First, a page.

June 26 – Edriss S. Titi: Mathematics of Turbulent Flows: A Million-Dollar Problem!

Edriss S. Titi    

University of Cambridge, Texas A&M University, Weizmann Institute of Science


Turbulence is a classical physical phenomenon that has been a great challenge to mathematicians, physicists, engineers, and computational scientists. At the end of the last century, chaos theory was developed to explore similar phenomena that occur in a wide range of applied sciences, but the eyes have always been on the big ball – turbulence. Controlling and identifying the onset of turbulence can have a great economic and industrial impact ranging from reducing the drag on cars and airplanes to better design of fuel engines and predictions of weather and climate.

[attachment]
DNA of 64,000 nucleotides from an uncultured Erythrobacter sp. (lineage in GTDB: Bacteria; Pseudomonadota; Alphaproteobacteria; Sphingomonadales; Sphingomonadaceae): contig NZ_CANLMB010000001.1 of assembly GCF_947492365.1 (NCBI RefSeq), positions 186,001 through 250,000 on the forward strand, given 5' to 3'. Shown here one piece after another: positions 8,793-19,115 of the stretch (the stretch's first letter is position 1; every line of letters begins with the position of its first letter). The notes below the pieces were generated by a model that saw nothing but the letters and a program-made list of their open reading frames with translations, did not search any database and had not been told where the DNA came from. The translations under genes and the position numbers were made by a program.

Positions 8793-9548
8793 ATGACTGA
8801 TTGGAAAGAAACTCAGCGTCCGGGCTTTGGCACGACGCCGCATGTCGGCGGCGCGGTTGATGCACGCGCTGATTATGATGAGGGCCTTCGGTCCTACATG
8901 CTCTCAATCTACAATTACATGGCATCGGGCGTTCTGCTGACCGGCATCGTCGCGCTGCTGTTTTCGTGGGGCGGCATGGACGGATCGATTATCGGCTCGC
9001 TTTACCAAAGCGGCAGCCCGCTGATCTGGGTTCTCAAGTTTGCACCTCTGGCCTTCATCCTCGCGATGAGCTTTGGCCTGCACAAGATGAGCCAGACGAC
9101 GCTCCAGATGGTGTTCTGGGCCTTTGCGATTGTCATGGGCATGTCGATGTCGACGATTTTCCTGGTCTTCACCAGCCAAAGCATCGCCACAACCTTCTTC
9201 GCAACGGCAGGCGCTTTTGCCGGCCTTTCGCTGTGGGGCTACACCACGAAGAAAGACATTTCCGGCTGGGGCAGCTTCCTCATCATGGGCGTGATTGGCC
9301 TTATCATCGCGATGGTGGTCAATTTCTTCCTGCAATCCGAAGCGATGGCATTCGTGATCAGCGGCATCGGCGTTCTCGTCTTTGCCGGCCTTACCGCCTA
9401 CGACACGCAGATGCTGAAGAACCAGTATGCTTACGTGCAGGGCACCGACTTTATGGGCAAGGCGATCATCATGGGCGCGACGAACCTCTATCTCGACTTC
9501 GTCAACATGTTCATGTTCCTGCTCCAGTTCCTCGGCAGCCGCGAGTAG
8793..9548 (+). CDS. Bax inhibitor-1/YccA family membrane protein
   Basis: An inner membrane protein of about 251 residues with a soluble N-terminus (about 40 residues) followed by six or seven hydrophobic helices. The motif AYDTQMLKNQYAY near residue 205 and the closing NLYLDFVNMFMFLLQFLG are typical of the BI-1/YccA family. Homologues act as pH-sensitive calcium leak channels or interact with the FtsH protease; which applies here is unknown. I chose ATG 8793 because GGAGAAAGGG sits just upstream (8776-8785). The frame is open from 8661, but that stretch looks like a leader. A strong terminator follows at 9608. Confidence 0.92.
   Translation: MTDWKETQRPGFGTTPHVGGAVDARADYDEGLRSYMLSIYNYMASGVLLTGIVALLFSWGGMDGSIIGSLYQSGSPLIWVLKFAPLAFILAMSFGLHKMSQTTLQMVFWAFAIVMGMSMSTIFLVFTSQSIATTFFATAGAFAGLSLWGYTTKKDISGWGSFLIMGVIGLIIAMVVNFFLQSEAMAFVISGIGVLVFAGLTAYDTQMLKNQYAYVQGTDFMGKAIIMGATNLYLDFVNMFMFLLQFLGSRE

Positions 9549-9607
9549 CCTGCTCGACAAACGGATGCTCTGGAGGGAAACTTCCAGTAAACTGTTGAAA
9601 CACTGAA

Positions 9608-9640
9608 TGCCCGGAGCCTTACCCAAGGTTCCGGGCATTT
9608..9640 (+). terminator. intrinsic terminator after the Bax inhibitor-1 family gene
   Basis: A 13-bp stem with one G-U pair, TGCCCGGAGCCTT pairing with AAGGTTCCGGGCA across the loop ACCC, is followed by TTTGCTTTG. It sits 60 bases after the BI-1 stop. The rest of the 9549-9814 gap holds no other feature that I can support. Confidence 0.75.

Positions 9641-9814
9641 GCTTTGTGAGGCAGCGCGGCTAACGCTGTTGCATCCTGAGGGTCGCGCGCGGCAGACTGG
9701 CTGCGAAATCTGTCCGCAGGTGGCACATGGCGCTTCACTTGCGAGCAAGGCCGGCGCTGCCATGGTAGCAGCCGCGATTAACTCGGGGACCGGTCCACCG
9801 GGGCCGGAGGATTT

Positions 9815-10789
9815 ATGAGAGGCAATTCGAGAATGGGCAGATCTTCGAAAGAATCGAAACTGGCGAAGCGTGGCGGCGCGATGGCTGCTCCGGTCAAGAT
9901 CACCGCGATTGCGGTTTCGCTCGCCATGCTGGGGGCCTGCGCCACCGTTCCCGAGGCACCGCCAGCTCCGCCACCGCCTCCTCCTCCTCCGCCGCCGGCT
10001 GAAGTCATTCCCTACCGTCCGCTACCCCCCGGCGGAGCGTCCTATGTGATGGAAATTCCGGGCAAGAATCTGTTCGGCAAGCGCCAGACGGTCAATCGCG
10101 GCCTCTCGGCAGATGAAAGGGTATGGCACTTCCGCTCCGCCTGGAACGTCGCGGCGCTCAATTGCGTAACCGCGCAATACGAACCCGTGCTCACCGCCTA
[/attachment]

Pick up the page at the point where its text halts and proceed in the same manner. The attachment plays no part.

It is widely accepted by the scientific community that turbulent flows are governed by the Navier–Stokes equations for large Reynolds numbers – when the nonlinear advective effects dominate the linear viscous effects of internal friction. As such, the Navier–Stokes equations form the main building block in any fluid model, in particular in global climate models. Whether the solutions to the three-dimensional Navier–Stokes equations remain smooth, indefinitely in time, is one of the most challenging problems in mathematics. Indeed, it is one of the seven Millennium Problems for which the Clay Institute has offered million-dollar prizes.


Reliable computer simulations of turbulent flows are out of reach even for the most powerful supercomputers. This talk will describe, using layman’s language, the main challenges that different scientific communities are facing while attempting to attack this problem, emphasizing the mathematical view of turbulence.


Download the poster here.